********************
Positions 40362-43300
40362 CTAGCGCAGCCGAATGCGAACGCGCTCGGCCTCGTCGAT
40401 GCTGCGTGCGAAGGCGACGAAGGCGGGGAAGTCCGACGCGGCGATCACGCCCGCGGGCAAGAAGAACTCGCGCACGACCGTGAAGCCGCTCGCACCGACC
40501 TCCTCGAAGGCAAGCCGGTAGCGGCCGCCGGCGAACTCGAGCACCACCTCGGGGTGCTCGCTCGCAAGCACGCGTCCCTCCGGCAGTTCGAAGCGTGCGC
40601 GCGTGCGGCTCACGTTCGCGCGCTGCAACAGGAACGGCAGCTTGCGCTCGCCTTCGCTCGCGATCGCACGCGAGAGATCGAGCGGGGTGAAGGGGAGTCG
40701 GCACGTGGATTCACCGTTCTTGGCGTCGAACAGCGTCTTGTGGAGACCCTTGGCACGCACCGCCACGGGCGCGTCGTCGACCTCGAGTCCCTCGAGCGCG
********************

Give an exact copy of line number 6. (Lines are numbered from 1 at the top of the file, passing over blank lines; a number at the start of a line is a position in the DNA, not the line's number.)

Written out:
40701 GCACGTGGATTCACCGTTCTTGGCGTCGAACAGCGTCTTGTGGAGACCCTTGGCACGCACCGCCACGGGCGCGTCGTCGACCTCGAGTCCCTCGAGCGCG